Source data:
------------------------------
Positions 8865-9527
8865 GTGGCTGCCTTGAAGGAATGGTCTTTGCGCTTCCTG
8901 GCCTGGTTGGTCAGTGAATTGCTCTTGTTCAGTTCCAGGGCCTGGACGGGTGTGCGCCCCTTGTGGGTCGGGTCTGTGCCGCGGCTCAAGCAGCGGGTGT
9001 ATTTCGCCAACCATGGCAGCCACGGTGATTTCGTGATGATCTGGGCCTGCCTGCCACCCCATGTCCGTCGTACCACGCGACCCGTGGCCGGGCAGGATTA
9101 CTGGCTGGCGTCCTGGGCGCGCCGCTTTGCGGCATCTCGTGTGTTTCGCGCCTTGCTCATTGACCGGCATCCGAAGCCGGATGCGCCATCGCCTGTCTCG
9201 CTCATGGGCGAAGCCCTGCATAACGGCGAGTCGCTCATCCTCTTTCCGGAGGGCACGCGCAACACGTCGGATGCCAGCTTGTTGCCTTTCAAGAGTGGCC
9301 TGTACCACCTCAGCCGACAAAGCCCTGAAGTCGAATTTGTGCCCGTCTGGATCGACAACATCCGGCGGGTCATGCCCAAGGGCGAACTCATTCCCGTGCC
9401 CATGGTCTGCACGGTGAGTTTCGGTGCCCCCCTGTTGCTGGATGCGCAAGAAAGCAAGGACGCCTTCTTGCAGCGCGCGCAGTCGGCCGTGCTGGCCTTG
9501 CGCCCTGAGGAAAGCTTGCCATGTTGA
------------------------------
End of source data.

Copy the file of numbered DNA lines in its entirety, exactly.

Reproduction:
Positions 8865-9527
8865 GTGGCTGCCTTGAAGGAATGGTCTTTGCGCTTCCTG
8901 GCCTGGTTGGTCAGTGAATTGCTCTTGTTCAGTTCCAGGGCCTGGACGGGTGTGCGCCCCTTGTGGGTCGGGTCTGTGCCGCGGCTCAAGCAGCGGGTGT
9001 ATTTCGCCAACCATGGCAGCCACGGTGATTTCGTGATGATCTGGGCCTGCCTGCCACCCCATGTCCGTCGTACCACGCGACCCGTGGCCGGGCAGGATTA
9101 CTGGCTGGCGTCCTGGGCGCGCCGCTTTGCGGCATCTCGTGTGTTTCGCGCCTTGCTCATTGACCGGCATCCGAAGCCGGATGCGCCATCGCCTGTCTCG
9201 CTCATGGGCGAAGCCCTGCATAACGGCGAGTCGCTCATCCTCTTTCCGGAGGGCACGCGCAACACGTCGGATGCCAGCTTGTTGCCTTTCAAGAGTGGCC
9301 TGTACCACCTCAGCCGACAAAGCCCTGAAGTCGAATTTGTGCCCGTCTGGATCGACAACATCCGGCGGGTCATGCCCAAGGGCGAACTCATTCCCGTGCC
9401 CATGGTCTGCACGGTGAGTTTCGGTGCCCCCCTGTTGCTGGATGCGCAAGAAAGCAAGGACGCCTTCTTGCAGCGCGCGCAGTCGGCCGTGCTGGCCTTG
9501 CGCCCTGAGGAAAGCTTGCCATGTTGA